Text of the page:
Thorsten Polleit on real inflation and its dangers:
In an attempt to fight the international credit market turmoil and its effects on economic activity and overall prices, the US Federal Reserve (Fed) keeps increasing the supply of base money — which is cash in circulation and commercial banks' money balances held with the Fed.
From August 2008 to May 2009, the monetary base in the United States more than doubled. The bulk of the expansion reflects an unprecedented rise in banks' excess reserves — that is, banks' base money which is available for additional credit and money creation.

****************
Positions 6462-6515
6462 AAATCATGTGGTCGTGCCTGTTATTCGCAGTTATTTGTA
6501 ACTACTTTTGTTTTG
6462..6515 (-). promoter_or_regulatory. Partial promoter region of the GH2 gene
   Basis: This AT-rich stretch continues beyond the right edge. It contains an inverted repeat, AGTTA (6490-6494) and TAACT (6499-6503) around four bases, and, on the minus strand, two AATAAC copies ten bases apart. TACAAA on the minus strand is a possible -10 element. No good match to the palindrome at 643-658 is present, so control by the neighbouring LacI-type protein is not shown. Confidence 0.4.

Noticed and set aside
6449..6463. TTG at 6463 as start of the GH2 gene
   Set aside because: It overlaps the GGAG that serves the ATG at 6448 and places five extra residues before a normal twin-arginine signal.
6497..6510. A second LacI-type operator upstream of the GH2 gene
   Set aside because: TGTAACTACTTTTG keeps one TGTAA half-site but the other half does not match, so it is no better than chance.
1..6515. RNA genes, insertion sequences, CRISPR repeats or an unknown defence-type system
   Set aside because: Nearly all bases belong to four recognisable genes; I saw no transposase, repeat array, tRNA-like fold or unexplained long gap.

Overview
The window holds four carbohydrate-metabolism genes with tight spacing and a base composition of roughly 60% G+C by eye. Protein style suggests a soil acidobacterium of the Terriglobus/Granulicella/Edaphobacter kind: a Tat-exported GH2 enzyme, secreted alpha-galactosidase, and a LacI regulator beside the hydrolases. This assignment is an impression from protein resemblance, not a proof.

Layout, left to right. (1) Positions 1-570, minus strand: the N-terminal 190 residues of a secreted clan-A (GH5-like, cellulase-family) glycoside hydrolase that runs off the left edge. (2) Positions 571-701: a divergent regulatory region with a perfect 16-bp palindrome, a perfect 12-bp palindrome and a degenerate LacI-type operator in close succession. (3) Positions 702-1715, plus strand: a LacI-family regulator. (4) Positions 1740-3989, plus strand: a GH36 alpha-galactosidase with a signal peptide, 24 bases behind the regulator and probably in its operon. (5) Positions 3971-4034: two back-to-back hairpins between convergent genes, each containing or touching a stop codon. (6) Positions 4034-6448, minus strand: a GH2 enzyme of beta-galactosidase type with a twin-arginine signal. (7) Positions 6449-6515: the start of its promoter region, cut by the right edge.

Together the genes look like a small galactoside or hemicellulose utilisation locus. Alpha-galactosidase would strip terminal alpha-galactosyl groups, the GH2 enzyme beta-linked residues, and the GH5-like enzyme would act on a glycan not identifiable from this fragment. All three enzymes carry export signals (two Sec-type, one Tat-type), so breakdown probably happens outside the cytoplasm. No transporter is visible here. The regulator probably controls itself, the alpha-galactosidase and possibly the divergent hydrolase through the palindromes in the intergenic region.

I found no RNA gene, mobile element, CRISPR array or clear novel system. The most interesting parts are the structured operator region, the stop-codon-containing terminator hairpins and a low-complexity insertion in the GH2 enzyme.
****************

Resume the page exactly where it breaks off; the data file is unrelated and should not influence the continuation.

People are being told by governments, central bankers, and leading mainstream economists that such a policy wouldn't be inflationary — because the money would remain in the portfolios of banks and would not spill over into the hands of firms and private households.
This is, to put it mildly, an uninformed view. To show that a rise in base money is inflationary — that it either lowers the purchasing power of money or, what basically amounts to the same, prevents money's exchange value from rising — let us start right from the beginning.
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